Know your Eagles Enemy: How good is the unproven Dallas secondary?


In the final Cowboys-centered instalment of Know your Eagles Enemy, we will be taking a look at the Dallas secondary.  How good can this young, unproven group be under a new, well-esteemed coordinator? Let’s find out.


The Cowboys’ secondary was thrown into the fire in 2017 after a revamp and infusion of youth following the 2016 season. The group finished 11th against the pass last season, allowing 214.1 yards per game – down from 264.3 the year before. Schematically, Marinelli’s defense is notoriously soft in coverage, sacrificing underneath coverage for deep-ball defense. Accordingly, the ‘Boys allowed an opposing completion percentage of 66.37% (28th), and a league-high 371 receptions (tied with the Tampa Bay Buccaneers) in 2017. T

hat being said, the unit only allowed 32.4% of passes to go for first downs, good for 10th in the league. 2017 statistics paint only half the picture for this group leading up to a pivotal 2018 season. The secondary is young, with a majority of the starters under the age of 25 and poised to make a big leap. Nevertheless, this unit is not without holes. With a new DBs coach arriving in Arlington – one that hangs his hat on larger, longer corners – could we see a shakeup in starters?

Despite some promising play from smaller corners Anthony Brown and Jourdan Lewis last season, both seem to have fallen out of favor this off-season.  Moreover, primarily aligning in a nickel formation, or a 3-2 big dime concept, this defense depends on stellar play from versatile slot corners and safeties. Dallas’ most recognizable formation, known as “Big Ruby”, deploys three defensive lineman, two linebackers, three corners and three safeties. Therefore, with former safety Byron Jones returning to his college position at corner, there are some questions about who will occupy the third safety position. Schematically, two areas where the Cowboys struggled were in zone coverage, and in disguising coverage.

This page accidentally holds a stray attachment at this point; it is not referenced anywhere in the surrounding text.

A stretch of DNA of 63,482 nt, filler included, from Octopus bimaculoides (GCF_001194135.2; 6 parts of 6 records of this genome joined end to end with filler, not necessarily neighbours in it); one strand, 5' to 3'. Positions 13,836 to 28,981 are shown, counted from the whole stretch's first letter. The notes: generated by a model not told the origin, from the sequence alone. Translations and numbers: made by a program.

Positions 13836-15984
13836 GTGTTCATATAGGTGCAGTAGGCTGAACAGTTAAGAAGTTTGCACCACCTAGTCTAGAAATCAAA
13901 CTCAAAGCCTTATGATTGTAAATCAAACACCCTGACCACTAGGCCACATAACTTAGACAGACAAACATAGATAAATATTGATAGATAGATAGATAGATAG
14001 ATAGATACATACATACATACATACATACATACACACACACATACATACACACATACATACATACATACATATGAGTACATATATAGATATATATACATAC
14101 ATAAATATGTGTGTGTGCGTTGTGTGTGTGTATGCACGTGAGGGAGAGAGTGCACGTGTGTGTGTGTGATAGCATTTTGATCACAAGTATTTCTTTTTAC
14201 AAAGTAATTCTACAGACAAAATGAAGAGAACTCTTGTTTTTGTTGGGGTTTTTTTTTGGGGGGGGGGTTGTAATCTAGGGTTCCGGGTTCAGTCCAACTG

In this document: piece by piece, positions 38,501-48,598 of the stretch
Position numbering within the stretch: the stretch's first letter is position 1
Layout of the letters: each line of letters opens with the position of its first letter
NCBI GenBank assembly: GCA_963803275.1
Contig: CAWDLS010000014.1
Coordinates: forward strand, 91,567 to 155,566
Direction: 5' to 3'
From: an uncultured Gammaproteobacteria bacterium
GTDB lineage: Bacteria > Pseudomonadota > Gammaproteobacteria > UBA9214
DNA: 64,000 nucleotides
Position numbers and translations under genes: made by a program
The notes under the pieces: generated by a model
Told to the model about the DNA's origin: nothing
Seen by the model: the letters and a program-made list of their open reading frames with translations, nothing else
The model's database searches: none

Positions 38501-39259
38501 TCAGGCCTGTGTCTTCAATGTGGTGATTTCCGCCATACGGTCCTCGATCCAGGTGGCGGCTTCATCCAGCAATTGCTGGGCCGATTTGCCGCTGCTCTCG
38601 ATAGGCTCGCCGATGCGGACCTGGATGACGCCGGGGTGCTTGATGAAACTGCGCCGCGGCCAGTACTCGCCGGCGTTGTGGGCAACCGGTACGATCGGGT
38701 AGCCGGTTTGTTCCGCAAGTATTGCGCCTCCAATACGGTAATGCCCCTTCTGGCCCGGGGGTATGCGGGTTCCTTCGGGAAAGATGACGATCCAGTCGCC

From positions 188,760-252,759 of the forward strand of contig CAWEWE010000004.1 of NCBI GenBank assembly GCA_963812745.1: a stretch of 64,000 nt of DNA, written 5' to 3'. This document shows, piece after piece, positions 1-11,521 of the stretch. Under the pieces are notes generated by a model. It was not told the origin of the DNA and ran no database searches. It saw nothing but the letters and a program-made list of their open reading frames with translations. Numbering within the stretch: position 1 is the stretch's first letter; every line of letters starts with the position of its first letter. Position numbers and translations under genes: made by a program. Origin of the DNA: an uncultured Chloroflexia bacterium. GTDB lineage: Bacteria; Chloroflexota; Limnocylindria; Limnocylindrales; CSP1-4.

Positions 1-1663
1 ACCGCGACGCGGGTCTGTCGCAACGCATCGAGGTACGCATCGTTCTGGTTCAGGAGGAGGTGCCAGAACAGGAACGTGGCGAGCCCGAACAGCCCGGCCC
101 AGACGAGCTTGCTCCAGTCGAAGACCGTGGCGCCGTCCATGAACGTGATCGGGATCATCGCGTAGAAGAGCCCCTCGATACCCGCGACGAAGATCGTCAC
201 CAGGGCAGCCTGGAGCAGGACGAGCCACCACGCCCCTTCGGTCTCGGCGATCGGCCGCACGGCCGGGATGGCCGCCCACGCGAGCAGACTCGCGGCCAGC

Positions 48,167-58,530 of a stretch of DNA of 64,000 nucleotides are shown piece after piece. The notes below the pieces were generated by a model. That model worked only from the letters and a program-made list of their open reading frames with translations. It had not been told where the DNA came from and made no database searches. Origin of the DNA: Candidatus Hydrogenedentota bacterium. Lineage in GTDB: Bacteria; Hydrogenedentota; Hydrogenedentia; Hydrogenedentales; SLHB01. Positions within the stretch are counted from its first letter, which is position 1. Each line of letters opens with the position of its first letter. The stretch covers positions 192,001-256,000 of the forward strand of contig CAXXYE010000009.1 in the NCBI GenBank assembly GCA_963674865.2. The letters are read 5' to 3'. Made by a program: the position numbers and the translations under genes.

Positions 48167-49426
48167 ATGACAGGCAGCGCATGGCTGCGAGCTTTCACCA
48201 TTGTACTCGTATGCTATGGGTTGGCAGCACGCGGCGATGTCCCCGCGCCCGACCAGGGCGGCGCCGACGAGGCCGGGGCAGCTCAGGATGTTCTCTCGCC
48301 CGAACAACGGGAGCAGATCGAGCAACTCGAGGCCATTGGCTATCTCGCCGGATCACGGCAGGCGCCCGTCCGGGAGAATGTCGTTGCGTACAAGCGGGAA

Similar to the offensive line, the biggest change in the Dallas secondary comes with a new coach. Kris Richard becomes the new Defensive Backs Coach and Defensive Passing Game Coordinator after being relieved of his duties as Defensive Coordinator in Seattle. Due to the similarities in scheme shared between the Seahawks defense and Cowboys defense, Richard should fit right in. Both teams are low-blitz teams with bend-but-don’t-break secondaries, full of young DBs.

Seattle was a talented zone defense, and often disguised coverage. Although, everything is easier with 3 All-Pro caliber players. The new Cowboys coach was loved by players in Seattle, and multiple Seahawks questioned his release. Former Seahawks corner Richard Sherman praised his ability as a Defensive Backs coach stating: “he took a rag-tag bunch of DBs in 2011 and made them perennial All-Pros and Pro Bowlers”, per Herald Net. The Cowboys are hoping he can replicate his success with their stable of unproven, but talented young corners. Multiple articles mention the fact that Richard was the only DC fired under Head Coach Pete Carroll, and while this may point to some disaccord and speak to Richard’s ability as a full-time Coordinator, he should fare better returning to his former role as a DBs coach. It must also be noted that, while he had great success grooming young corners on the west coast, he won’t have the breadth of talent at safety as he did in Seattle. Perhaps he can turn Xavier Woods into a poor-man’s Kam Chancellor, but Jeff Heath is no Earl Thomas. Richard preaches aggression and finds himself in a room stocked with capable athletes.

Jourdan Lewis was selected by Dallas in the third round of the 2017 NFL Draft. There is some speculation that he fell in the draft due to an ongoing domestic violence investigation, which has since been resolved. Many draft sources say that he may have been a first round pick, had it not been for his size. He measures 5’10”, 188 pounds and ran a 4.54 second 40-yard dash at the NFL Combine. Obviously, you’d appreciate a better 40 time for a corner of his size, and his long speed has come into question. His skill set matches what you’d expect from a slot corner, but he manned the outside last season. He is a competitive, quick-twitch corner with good ball skills and sticky coverage. Lewis’ shortcoming is his size. He is not an overly strong tackler but can be counted on for support in the run game. Overall, he had an impressive first season. His stock consistently trended upwards after making a statement in his debut, registering six tackles and an interception against the Broncos in week two. He may be the ‘Boys best corner, but the question with Lewis heading into the 2018 season is where he will fit. He doesn’t exactly fit the mold of Kris Richard’s prototypical corner. Despite the coach insisting, “he is an exception . . . he’s got good enough length and he’s quick,” Lewis has been taking snaps with the number two defense this off season but may find himself in a battle for snaps at slot corner with Anthony Brown.